Can a mental illness qualify you for disability?
Disability Lawyers prevent unnecessary denials
How much Social Security Disability SSI back pay?
How to apply for disability for a child or children
Filing a Social Security Disability SSI application
Filing for disability - when to file
How to apply for disability - where to apply
Qualifications for disability benefits
How to Prove you are disabled and Win your Disability Benefits
Qualifying for Disability - The Process
How to get disability for depression
Getting disability for fibromyalgia
SSI disability for children with ADHD
What is the Application Process for Social Security Disability and SSI?
Common Mistakes to avoid after being denied for Disability
Social Security Disability SSI Exam tips
More Social Security Disability SSI Questions
Social Security Disability SSI definitions
What makes you eligible for Social Security Disability or SSI?
New and featured pages on SSDRC.com
Who can help me file for disability?
Can my disability benefits be garnished for unpaid fines?
You can qualify for disability based on epilepsy in two separate ways
How to update your Social Security Disability or SSI claim
Getting a Disability Lawyer in California
Will I qualify for disability Benefits in California?
How long does it take to get disability in California?
These pages answer some of the most basic questions for individuals who are considering filing a claim.
Can you get temporary Social Security Disability or SSI benefits?
Permanent Social Security Disability
What is the difference between Social Security Disability and SSI?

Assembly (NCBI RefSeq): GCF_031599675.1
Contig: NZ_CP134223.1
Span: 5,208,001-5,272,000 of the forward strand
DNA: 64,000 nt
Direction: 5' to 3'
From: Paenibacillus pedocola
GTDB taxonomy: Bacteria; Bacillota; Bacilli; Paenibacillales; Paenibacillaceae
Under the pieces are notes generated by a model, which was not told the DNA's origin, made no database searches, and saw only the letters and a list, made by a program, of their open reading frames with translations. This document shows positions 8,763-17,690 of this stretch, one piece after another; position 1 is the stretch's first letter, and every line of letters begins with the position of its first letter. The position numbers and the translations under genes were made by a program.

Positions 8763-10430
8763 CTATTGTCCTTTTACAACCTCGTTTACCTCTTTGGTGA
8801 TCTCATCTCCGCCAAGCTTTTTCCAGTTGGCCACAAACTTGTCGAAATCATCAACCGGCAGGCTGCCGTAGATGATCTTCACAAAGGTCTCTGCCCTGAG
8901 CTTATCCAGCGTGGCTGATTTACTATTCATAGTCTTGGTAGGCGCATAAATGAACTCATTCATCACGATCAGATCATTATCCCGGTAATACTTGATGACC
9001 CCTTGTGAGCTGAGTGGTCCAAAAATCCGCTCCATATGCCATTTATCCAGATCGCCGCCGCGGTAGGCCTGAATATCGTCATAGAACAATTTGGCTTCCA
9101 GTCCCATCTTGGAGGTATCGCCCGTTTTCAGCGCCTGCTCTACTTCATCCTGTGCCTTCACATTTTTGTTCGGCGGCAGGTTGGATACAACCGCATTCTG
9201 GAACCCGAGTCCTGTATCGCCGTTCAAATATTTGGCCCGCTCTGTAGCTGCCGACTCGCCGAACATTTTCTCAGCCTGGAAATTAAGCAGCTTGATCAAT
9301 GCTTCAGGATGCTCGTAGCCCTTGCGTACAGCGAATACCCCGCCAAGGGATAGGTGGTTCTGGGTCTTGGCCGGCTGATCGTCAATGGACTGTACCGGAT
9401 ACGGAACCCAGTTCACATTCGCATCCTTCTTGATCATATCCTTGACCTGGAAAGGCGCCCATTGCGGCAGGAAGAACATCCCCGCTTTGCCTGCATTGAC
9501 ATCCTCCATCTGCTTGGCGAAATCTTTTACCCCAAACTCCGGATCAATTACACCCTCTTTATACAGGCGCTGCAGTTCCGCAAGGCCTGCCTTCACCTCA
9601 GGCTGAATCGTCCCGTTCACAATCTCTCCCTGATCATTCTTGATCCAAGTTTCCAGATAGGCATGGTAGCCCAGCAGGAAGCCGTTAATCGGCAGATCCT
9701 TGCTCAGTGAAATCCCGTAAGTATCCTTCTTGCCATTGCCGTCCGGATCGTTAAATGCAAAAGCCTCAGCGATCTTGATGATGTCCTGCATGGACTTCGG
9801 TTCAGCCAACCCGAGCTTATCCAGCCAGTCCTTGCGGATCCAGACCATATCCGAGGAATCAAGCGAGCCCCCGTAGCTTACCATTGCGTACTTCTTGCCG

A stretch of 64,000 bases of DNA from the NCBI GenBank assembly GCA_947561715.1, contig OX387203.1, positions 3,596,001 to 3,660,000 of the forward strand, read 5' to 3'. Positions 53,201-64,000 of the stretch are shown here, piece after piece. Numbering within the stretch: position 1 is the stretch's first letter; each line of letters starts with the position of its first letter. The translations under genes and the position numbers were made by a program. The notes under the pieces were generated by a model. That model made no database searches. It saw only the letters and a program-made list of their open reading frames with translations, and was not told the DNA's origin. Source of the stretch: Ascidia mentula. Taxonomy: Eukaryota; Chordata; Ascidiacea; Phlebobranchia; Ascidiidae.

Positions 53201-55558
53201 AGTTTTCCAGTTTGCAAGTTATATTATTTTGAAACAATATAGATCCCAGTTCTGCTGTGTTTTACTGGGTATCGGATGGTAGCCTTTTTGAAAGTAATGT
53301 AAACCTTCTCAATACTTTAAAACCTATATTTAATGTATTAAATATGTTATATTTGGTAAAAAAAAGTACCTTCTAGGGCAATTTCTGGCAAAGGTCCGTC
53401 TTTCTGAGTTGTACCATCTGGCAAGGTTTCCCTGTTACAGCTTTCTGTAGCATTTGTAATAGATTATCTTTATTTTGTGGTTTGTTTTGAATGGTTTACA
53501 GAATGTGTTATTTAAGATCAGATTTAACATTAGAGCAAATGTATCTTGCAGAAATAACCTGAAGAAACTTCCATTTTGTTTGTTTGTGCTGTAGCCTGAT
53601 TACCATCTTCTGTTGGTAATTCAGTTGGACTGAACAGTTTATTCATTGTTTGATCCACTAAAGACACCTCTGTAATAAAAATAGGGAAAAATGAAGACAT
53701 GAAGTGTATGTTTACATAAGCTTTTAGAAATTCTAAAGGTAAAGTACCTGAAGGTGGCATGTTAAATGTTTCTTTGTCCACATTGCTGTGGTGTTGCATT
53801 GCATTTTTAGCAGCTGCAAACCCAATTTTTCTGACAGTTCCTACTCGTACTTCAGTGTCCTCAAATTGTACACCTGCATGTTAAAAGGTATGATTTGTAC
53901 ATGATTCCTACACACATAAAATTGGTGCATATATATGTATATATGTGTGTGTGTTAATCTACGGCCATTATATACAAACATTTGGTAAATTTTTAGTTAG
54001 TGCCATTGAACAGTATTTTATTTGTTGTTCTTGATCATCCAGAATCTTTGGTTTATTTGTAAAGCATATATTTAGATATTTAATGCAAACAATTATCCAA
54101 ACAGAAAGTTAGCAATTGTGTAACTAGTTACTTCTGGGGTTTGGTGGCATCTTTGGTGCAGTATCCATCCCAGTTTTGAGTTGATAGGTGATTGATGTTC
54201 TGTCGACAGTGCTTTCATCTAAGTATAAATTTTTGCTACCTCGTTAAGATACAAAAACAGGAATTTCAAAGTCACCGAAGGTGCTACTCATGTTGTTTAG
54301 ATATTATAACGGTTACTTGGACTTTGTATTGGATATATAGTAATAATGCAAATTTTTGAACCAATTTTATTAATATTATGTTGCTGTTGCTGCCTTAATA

Who is eligible for SSI disability?
Can I Be Eligible For SSI And Social Security Disability At The Same Time?
What makes a person eligible to receive disability benefits?
Applying for Disability - How long does it take to get Social Security Disability or SSI benefits?
What happens if I file a disability application and it is denied by a disability examiner or Judge?
For the sake of clarity, SSDRC.com is not the Social Security Administration, nor is it associated or affiliated with SSA. This site is a personal, private website that is published, edited, and maintained by former caseworker and former disability claims examiner, Tim Moore, who was interviewed by the New York Times on the topic of Social Security Disability and SSI benefits in an article entitled "The Disability Mess" and also by the Los Angeles Times on the subject of political attempts to weaken the Social Security Disability system.
The goal of the site is to provide information about how Social Security Disability and SSI work, the idea being that qualified information may help claimants pursue their claims and appeals, potentially avoiding time-consuming mistakes. If you find the information on this site helpful and believe it would be helpful to others, feel free to share links to its homepage or other pages on website resource pages, blogs, or social media. Copying of this material, however, is prohibited.
To learn more about the author, please visit the SSDRC.com homepage and view the "about this site" link near the bottom of the page.